The first thing to dawn on me (again) is that the prices of even nice books are being set by the people who know the least about them. Of course many established dealers (me included) have old stock that’s seriously inflated but, that aside, some of these new prices are still truly ludicrous. Having just finished the Akron book fair it’s clearer than ever that online pricing is crazy on both ends of the spectrum. Anymore even the better sites are so strewn with shoddy listings the pages look like fire sales. It seems to me these days that quality books don’t even belong on the third-party sites anymore. Their emphasis is on pricing – never mind condition, special attributes, research etc.. All they care about is moving the product. I’ve decided that unless a collectible book is extremely specialized it will never be introduced to the internet except on my own site. As hard as it is to get anything good these days I’m much less inclined to fork over high commissions on three-figure books.
I haven’t been out to any traditional book sales since last fall, so I’d sort of forgotten how they can make me as sour as an old pickle. This time even my favorite library accomplished it. The night of the preview for this usually good event we were third in line which was great except for one thing -- five seconds before the sale began the lights went out and it was canceled. That meant we had to haul back up there the next morning (far) in a monsoon, but at least we landed fifth in line. For awhile. After the scanner stampede not so much. It didn’t matter – I know that, but I am fed up to the eyeballs with rude, crass behavior which I can hardly relate to this profession. We ended up being the only people in the specials room, though a fat lot of good that did. The books were fewer in number, not nearly as desirable as in the past, and priced much higher than normal. I understand that the Friends need to make hay out of whatever they get, but that didn’t mean I loaded up. I bought just a couple things there and found one very good ephemera item in the regular room. On the way home we bought five books at an estate sale, one of which was better than the best from the sale.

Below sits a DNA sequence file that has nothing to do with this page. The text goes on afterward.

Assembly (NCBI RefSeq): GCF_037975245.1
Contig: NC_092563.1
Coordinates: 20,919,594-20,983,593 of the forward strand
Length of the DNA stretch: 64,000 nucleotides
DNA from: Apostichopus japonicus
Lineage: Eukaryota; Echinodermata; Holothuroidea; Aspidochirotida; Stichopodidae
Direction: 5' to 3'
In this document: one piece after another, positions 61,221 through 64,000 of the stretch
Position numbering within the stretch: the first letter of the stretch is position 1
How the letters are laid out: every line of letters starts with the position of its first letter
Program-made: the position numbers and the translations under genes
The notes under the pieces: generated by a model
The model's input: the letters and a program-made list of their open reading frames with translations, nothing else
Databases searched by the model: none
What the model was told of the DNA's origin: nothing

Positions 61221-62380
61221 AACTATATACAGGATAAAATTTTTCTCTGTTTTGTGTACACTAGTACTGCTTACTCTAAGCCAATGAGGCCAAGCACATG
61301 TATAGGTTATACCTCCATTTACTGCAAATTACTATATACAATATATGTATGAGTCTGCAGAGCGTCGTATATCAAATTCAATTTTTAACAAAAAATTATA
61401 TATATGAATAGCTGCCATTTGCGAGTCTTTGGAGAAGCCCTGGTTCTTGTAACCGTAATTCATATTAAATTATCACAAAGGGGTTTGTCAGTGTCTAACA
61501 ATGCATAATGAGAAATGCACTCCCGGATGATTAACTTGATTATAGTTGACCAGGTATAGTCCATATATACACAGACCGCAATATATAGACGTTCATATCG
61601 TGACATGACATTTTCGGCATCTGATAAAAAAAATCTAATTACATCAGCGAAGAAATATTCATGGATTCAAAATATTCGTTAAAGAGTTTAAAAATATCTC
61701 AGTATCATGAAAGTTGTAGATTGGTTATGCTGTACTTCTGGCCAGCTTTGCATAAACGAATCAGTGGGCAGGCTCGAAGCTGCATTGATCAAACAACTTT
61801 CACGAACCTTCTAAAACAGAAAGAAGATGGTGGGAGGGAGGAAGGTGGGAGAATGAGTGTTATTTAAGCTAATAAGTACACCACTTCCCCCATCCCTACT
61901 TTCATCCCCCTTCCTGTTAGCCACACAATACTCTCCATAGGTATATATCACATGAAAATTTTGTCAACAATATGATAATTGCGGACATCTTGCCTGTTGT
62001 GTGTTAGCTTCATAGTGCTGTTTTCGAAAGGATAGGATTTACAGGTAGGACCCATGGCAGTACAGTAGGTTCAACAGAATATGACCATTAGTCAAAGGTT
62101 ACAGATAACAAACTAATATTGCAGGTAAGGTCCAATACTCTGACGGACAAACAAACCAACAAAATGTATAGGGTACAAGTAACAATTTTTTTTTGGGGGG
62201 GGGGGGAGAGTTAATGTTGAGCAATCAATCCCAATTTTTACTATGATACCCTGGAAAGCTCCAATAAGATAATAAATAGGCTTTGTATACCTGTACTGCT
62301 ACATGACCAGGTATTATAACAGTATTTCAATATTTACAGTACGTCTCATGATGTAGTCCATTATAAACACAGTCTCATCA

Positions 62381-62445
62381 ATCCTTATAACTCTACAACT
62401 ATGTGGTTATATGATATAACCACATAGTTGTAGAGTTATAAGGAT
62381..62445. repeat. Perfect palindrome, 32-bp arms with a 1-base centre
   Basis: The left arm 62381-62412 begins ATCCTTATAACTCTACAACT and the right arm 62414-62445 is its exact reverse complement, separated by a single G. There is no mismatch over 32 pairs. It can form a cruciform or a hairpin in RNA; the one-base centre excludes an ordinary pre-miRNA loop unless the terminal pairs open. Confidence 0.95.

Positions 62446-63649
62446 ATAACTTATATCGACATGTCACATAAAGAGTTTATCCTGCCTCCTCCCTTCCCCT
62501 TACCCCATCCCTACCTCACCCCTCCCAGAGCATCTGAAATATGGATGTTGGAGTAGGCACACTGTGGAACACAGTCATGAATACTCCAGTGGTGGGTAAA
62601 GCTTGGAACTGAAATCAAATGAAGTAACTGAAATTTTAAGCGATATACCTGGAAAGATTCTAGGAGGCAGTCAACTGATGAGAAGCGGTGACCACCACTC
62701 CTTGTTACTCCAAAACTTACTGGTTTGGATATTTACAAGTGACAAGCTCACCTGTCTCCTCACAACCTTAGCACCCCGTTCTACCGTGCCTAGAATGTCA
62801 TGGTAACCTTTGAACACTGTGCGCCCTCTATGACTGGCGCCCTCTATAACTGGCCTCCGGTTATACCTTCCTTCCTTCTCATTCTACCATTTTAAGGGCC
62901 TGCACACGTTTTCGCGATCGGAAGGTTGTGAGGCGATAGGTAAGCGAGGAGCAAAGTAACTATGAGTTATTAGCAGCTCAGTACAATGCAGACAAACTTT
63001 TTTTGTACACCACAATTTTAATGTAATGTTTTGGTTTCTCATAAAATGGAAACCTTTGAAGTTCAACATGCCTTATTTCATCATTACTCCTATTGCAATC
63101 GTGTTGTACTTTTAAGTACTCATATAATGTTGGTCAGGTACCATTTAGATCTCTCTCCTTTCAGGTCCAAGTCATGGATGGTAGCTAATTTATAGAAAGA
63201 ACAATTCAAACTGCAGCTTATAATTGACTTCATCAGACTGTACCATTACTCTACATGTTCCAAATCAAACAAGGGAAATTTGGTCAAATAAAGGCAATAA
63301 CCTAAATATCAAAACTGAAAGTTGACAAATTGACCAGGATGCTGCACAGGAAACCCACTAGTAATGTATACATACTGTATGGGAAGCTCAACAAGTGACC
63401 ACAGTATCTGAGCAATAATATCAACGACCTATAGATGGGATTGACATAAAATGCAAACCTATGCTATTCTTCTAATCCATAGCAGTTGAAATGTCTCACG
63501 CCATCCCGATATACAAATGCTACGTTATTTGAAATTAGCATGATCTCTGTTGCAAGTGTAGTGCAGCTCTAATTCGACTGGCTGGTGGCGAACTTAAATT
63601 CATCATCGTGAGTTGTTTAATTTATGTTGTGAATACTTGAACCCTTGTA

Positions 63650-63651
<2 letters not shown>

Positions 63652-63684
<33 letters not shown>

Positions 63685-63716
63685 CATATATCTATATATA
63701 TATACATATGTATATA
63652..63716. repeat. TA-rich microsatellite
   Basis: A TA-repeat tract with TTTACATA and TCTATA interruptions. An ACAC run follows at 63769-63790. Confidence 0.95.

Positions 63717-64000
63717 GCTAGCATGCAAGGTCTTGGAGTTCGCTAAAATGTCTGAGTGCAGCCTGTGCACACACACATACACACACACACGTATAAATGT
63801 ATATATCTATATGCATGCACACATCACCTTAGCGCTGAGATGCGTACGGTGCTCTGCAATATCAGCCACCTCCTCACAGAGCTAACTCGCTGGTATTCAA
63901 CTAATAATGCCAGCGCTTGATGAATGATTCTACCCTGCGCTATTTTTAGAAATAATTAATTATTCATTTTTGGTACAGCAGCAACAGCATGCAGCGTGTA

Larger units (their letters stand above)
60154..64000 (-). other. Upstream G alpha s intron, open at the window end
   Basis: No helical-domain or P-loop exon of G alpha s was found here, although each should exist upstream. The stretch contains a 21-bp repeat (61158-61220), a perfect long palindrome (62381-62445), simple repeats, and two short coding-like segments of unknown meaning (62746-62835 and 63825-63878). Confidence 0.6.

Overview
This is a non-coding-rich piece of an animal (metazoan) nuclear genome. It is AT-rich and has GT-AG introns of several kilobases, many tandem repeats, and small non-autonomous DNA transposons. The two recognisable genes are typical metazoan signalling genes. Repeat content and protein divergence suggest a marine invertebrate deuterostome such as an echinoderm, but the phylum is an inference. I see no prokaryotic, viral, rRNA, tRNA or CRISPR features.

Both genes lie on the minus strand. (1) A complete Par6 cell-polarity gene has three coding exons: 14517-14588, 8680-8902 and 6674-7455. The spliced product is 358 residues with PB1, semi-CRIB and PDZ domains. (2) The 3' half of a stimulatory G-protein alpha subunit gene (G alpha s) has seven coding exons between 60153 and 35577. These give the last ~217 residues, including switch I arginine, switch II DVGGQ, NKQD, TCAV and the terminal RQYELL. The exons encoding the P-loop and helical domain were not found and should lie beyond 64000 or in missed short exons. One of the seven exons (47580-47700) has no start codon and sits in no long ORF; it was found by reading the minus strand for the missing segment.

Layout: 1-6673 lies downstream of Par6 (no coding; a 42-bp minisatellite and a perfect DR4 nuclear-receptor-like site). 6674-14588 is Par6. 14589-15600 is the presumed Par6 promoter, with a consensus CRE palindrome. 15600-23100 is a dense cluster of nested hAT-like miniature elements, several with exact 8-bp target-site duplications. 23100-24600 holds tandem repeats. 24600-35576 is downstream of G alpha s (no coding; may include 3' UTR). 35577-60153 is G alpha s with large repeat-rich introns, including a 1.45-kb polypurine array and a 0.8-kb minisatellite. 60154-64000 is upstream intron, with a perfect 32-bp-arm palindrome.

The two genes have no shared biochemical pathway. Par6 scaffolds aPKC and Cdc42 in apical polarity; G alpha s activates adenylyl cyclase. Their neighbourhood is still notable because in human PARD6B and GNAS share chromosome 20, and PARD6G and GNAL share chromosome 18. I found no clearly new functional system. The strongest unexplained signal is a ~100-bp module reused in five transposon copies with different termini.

Onward then to Bookstock last Sunday, a Michigan charity sale that can go either way. One glance and it was obvious that both donations and quality were way down while prices held steady. But that’s not what got me all riled up. The crowd was not nearly as big as normal and it seemed that most of those wielding scanners were newbies. Not only were they champion sprinters, but had no compunctions about mowing down competitors. On the bright side though, the feeding frenzy was short-lived once the reality of $4 (and higher) hardbacks hit like a tidal wave. They couldn’t fathom such a thing, especially after they’d paid $20 to get in! The good part was that after they’d rummaged through the tables and stirred up the stock they left behind a first American edition of The Alice B. Toklas Cookbook from 1954 which I found lying face-up on a table.
But here’s some examples of what we overheard in line. It might help you understand why I am so disheartened by the state of online bookselling in 2013.